So asks Danny Schuman in his new article, featuring some of my marketing to women insights. Danny is interested in how people solve problems, and he has done some fascinating research in his book The Joy of Solving.
It turns out that people have five “distinct and differentiated methods of problem solving.” Read this Fast Company article for a summary of all five. And, of course, women often take the Blissfully Ignorant Path!
Danny has a beautiful way of describing women’s Spiral Buying Path, and defending the benefits of being open to changing one’s mind:
When people tell me their stories of successful problem solving, time and again they talk about how they thought they were headed toward one answer, when they’d somehow swerve off course and wind up somewhere completely different.
People who follow a straight direct path without veering from it might look at that kind of thinking as indecisive. I see it as flexible.
The spiral path that Marti describes celebrates the Joy of Flexibility, the Joy of Openness and Receptivity, the Joy of Belief that there may be something better out there that you haven’t found yet.
Here are a couple marketing to women videos to give further insight into women’s flexibility and their decision-making.
The Network of Executive Women was founded in 2001 by a small group of industry executives who believed there were not enough female leaders in the retail and consumer goods and services industry — and that everyone would benefit if there were. Today the Network is the industry’s largest learning and leadership community, representing more than 9,000 members, 750 companies, 100 national sponsors and 20 regions in the U.S. and Canada. Our learning, events, best practices, research and leadership development programs advance women, build business and help create a better workplace for all.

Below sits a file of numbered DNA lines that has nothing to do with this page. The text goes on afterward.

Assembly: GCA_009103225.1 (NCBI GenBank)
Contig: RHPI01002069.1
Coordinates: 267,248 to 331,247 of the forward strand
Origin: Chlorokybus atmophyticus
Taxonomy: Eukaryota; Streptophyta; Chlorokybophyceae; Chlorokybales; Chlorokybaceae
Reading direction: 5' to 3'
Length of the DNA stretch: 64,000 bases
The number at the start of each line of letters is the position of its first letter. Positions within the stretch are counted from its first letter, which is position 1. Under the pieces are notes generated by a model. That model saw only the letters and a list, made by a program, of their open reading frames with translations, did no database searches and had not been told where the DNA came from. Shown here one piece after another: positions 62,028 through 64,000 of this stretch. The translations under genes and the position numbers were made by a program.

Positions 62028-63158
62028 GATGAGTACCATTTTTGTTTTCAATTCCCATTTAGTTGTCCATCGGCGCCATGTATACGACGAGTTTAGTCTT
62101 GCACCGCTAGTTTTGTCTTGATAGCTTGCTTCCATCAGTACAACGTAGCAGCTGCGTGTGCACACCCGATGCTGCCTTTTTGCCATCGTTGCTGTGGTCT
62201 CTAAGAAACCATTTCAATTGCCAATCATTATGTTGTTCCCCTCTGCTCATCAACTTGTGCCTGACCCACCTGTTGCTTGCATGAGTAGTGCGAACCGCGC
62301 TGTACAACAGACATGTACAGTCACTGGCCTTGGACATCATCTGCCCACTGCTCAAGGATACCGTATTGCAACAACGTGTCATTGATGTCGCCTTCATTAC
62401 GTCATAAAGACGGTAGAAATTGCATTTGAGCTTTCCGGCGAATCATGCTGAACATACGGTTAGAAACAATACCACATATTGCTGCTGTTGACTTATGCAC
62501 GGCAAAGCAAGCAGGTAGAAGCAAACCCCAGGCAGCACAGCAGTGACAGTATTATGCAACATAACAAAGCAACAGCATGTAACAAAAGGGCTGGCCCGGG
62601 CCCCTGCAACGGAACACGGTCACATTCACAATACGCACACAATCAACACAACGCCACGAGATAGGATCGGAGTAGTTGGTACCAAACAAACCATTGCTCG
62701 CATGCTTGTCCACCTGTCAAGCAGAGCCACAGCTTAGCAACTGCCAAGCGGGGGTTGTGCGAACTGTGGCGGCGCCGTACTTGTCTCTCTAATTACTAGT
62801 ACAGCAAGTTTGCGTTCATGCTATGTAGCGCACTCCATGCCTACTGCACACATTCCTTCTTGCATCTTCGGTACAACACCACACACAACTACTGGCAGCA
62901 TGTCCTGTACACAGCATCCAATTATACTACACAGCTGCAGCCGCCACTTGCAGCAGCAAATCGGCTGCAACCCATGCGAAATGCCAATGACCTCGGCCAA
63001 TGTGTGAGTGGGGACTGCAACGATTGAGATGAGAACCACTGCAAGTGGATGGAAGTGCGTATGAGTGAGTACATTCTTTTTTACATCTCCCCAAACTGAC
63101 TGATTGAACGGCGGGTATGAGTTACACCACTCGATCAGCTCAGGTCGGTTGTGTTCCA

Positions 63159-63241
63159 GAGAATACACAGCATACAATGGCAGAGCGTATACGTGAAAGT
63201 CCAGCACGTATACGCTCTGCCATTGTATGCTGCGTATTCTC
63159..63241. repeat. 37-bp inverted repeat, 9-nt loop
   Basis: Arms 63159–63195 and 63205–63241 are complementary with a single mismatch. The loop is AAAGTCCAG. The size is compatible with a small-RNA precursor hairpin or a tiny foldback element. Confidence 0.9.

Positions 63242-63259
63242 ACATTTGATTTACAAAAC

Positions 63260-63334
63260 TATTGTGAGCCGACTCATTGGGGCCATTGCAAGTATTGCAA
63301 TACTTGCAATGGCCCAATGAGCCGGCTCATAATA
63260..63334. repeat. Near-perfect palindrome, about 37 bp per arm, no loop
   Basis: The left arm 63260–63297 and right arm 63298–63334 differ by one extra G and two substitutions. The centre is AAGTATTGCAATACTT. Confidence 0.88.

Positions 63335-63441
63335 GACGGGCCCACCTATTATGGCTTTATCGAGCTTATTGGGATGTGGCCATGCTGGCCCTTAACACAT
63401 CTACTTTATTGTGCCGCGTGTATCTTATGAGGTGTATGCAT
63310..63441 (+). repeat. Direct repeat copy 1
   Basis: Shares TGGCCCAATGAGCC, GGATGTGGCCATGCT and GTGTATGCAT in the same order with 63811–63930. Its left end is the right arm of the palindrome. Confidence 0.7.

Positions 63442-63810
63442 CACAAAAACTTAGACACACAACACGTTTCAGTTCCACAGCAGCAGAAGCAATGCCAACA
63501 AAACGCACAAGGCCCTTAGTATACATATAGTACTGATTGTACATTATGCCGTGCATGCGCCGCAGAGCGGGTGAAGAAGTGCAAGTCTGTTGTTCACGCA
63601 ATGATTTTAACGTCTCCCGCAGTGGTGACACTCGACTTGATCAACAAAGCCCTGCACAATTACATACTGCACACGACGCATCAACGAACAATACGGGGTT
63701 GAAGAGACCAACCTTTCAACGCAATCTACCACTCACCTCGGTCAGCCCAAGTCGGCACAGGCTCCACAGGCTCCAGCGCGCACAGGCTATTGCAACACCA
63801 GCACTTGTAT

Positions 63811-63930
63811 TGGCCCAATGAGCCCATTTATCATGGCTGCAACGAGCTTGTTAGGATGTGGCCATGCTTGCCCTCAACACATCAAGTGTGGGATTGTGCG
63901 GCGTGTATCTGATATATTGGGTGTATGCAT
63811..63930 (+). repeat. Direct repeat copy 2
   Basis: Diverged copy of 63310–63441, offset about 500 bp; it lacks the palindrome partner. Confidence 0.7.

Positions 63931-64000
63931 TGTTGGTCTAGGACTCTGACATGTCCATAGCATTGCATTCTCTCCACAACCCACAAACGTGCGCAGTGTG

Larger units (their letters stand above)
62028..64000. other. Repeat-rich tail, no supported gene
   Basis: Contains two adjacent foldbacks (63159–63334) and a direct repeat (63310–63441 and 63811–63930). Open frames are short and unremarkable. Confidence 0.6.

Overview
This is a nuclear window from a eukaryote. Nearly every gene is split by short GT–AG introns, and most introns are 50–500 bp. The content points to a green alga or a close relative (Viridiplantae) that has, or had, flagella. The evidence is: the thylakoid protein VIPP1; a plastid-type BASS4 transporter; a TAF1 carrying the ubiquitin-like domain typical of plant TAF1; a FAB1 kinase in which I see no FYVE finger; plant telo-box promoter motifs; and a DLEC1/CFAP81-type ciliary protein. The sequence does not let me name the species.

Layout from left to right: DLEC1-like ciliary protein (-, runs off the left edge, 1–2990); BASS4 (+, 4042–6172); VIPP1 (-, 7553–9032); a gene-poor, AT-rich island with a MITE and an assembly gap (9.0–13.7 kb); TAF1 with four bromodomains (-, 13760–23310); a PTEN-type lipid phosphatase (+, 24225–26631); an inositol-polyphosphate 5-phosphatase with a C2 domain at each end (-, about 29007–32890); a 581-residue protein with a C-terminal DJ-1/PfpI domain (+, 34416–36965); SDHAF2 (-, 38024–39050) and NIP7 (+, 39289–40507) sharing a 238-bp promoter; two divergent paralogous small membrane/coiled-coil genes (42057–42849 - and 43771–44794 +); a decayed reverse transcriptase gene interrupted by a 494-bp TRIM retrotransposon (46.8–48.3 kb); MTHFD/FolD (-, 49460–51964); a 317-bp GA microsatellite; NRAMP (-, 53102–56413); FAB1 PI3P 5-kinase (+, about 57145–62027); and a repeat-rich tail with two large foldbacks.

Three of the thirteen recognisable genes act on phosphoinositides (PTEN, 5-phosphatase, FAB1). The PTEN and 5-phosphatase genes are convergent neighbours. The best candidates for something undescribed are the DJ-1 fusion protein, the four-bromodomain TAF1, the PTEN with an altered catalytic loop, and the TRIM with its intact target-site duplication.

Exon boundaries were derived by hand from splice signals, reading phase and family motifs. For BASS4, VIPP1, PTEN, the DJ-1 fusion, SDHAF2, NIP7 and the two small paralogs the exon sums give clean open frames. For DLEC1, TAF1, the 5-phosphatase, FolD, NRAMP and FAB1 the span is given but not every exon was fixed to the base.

BNET’s July 19th, 2010 article, “Women: Sell More by Talking Less,” highlights Marti Barletta and Sasha Galbraith’s advice to women on selling to men. Marti advises:
“Both genders are right,” Barletta says. “You have to stay focused on the priorities. Most of your competitiors will all offer the most important things. It’s not until you get to the ‘less important’ factors that you can differentiate yourselves.”
Brandweek asks Marti her thoughts on Huggies’ MomInspired program:
“As far as this goes, companies have been incentivizing consumers for ages and ages and ages, she said, adding that ‘this isn’t all that different from a sweepstakes or contest’ offer except that it’s more impactful.”
This great report from the M2W 2010 conference highlights many of the outstanding speakers. Here’s an excerpt from Marti:
“Stop treating women as targets and start treating them as assets. We should look at ways we can help women rather than target them and make them do stuff,” Marti Barletta, Founder, The TrendSight Group